They’re a bloody tough watch, unless of course you barrack for their opposition.

In all seriousness though, the constant drubbings the Eagles find themselves on the receiving end of are just no good for the broadcast.

I know several Eagles fans who have said they simply don’t watch their team’s games right now, and while I understand to loyal diehards that will sound like a slap in the face, I genuinely don’t hold that against them in the slightest.

What is there to watch? Their young kids are hardly developing, most senior players flounder around from one blunder to the next and the margins get bigger every week.

If the AFL wants people to tune in to watch one of its biggest, most powerful clubs, then the Eagles simply must get better one way or another.


Why the West Coast Eagles SHOULD NOT receive a priority pick

  1. Have they really suffered long enough?

It sounds like a sadistic question from some domineering weirdo, but genuinely, have the Eagles spent long enough in the doldrums to all of a sudden be receiving bailouts?

It might seem like a lifetime ago now, but West Coast won a flag (that’s right, an actual AFL premiership) just five and a half years ago.

I’m a Freo fan, and on that day I watched on with envy as my smug West Coast-supporting mate bellowed at the top of his lungs declaring undying love for Luke Shuey.

I haven’t forgotten, and neither has the rest of the AFL.

Yes, they are struggling mightily right now, but if this club is keen on flaunting its sustained success in our faces (and take it from me, they are) then they shouldn’t be putting their hand out for concessions at the same time.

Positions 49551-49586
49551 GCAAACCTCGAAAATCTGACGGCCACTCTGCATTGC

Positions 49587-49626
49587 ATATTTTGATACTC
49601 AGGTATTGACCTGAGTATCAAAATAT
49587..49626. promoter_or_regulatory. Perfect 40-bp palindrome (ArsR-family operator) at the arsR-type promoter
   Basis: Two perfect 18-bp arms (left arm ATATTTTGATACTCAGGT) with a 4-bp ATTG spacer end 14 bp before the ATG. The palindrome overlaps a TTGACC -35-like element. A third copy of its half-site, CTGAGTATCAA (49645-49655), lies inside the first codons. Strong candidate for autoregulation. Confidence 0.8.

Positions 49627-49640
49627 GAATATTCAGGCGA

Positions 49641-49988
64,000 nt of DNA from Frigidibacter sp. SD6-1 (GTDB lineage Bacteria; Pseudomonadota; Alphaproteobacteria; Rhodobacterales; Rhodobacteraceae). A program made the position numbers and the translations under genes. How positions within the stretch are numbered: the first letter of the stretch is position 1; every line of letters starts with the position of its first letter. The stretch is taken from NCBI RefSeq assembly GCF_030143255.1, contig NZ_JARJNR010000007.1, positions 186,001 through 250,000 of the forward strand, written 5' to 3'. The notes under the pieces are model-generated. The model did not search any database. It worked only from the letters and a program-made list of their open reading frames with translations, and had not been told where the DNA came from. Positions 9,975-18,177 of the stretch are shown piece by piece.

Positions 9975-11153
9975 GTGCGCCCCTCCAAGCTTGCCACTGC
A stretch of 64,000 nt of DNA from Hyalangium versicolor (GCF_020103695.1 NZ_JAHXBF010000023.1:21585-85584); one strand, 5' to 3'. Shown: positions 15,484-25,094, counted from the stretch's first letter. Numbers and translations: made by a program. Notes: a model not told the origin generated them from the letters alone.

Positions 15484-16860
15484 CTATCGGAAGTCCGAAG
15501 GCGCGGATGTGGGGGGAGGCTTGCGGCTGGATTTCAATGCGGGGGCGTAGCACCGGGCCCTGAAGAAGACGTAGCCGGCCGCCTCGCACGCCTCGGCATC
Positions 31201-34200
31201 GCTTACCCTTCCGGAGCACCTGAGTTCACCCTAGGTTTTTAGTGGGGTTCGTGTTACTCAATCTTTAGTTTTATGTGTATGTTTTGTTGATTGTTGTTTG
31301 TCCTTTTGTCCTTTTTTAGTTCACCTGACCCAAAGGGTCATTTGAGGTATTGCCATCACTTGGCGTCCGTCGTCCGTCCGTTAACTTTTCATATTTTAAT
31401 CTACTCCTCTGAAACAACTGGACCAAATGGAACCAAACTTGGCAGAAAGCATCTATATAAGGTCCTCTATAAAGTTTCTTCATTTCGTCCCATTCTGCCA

1. Off-field stability

Priority picks are usually reserved for clubs who are both experiencing on-field demolition AND off-field crisis. Only one of these is true of the West Coast Eagles.

For years this club has loved to flaunt their abundant wealth, swelling membership base and past success, and rightfully so (I mean if you got it, flaunt it, right?).

But that’s why their current situation is so unique, and specifically differs so much from their North Melbourne counterparts.

North was a club on the brink. An organisation bereft of leadership, with a tiny membership base and not a great deal flowing through the coffers.

West Coast is none of that and with astute list management and better decisions made from the top down, could feasibly see themselves return to a position of strength in the coming years without any assistance.

The Eagles have been humbled, but by no means crippled. Let them rise again on their own two feet.


  1. They’ve made their bed, let them lie in it

I’ve heard this line thrown about by the media over the past couple days when discussing West Coast, and admittedly, I don’t agree with it. The same could be said of North Melbourne and Gold Coast, who both still received compensation.

However, for the sake of the argument, let’s entertain it.

This hell the Eagles find themselves lost in is of their own making, that’s true.

They have doubled, tripled and quadrupled down on their list strategy of backing in old veterans in the hopes of rekindling long lost flames ever since they took the 2018 flag.

They extended the likes of Jeremy McGovern (who to be fair, is still outstanding), Andrew Gaff and Jack Darling.

The Tim Kelly trade remains an undisputed disaster despite him winning their best and fairest last season, and outside of a few high-end picks their draft choices have been less than inspiring.

All of this has amounted to their current position, and perhaps the AFL should simply let the draft process run its course before interfering and inevitably causing more headaches for themselves?


So to sum up…

I’m genuinely torn. I probably lean more towards not giving the Eagles a priority pick on principle, but in all honesty, it does seem like it would be in the best interest of the competition to even the playing field here.

All in all, while we will continue to use West Coast games as the perfect time slot to mow the lawn, I will certainly be watching the AFL’s movements in the draft space with bated breath.